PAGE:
In essence, we need to make it ok to not always be on. But if we are indeed to see a sustainable cultural shift, it will need to emanate from the top down. If employees see the Leadership Team regularly making themselves available outside of office hours, it naturally sets an expectation for them to behave in the same way. One company that’s blazing the trail when it comes to defining workplace culture is Hub spot. Hub spot is constantly striving to better the employee experience and has created a mammoth 128 slide deck outlining its Culture Code. Along with an emphasis on hard work and self-improvement, Hub spot encourages employees to take time to recharge by allowing them unlimited time off plus four-week paid sabbaticals after five years of service.
One of the key findings in the CIPD’s 2021 Health and Wellbeing At Work report also showed that there has been an increase in the number organizations taking a proactive approach to absence and attendance through the introduction of employee wellbeing initiatives and support. It’s no secret that companies perform better when staff are healthy, engaged and focused. Research consistently shows that valued and supported employees are more aligned with the organisation’s long-term goals. Supportive workplaces reap the benefits through staff loyalty, productivity and commitment which ultimately drives the bottom-line.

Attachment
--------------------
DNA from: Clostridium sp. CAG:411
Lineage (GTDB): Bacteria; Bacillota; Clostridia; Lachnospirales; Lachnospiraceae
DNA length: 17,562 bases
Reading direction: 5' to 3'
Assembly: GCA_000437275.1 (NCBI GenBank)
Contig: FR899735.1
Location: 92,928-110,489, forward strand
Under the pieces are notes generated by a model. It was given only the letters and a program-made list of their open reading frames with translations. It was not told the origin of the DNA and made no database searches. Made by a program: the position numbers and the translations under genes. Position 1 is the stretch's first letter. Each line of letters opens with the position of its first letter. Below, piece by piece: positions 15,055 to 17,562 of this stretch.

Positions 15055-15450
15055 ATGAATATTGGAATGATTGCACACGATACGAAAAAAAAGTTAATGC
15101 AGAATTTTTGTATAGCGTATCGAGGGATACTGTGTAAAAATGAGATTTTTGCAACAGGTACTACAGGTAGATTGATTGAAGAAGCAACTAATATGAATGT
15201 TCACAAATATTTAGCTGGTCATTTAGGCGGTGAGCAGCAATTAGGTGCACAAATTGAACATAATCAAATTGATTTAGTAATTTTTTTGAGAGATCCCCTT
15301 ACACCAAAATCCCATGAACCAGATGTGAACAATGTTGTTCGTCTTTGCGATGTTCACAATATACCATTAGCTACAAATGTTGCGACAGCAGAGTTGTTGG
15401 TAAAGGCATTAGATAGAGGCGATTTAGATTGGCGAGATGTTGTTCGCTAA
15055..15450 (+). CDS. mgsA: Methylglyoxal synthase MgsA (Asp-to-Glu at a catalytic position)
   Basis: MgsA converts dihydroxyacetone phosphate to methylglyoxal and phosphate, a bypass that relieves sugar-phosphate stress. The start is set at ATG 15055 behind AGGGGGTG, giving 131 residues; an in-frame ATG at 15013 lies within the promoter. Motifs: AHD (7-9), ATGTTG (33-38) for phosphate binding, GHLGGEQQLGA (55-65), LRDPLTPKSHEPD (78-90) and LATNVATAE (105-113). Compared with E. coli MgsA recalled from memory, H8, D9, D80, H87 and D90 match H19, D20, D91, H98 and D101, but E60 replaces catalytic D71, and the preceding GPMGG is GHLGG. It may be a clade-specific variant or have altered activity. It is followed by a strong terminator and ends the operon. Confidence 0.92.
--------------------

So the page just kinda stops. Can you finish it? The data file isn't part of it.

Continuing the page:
Last month over 30 companies signed up to a four-day working week trial launched in the UK run by the 4 Day Week campaign, think-tank Autonomy and researchers at Cambridge University, Oxford University and Boston College to measure whether staff can operate at 100% productivity 80% of the time. The benefits of a shorter working week and longer weekends have long been a topic of debate and it now appears that more and more businesses are taking the plunge.
T-CUP CEO, Ed Van Rooyen, has first-hand knowledge of how the 4 day week can drive business performance since he introduced WOW (Working On Wellbeing) Fridays 18 months ago.
He said “We need to reframe our thinking. It’s not about doing more hours in fewer days or deprioritizing your career, it’s about ensuring people don’t have to compromise between their career or home life and empowering them to unlock their potential. But… it needs management and a programme to help individuals and also organisations become more aware of what matters and drives performance.”
The pandemic has forced the issue of staff health and wellbeing even further up the corporate agenda marking a new era in the employer/employee relationship. With boundaries between work and home life becoming increasingly blurred, those organisations offering a holistic, people-centric approach are reaping the benefits in terms of employee engagement and retention.
Assessing wellbeing at an individual level is key, and tools that baseline employees’ wellbeing data like T-Cup’s CheckUp can create a snapshot of your organisation’s wellbeing through guided self-reflection in less than sixty seconds. The offering allows participants to unlock 12 activity-focused wellbeing modules to provide employers with comprehensive data to drive wellbeing initiatives whilst serving up individual resources to each employee at the same time. The future looks bright for UK businesses as more and more organisations recognise their duty of care to look after the health and wellbeing of their employees. But there will be a heavy price to pay for those that fail to rethink their employee value proposition in this rapidly evolving labour market.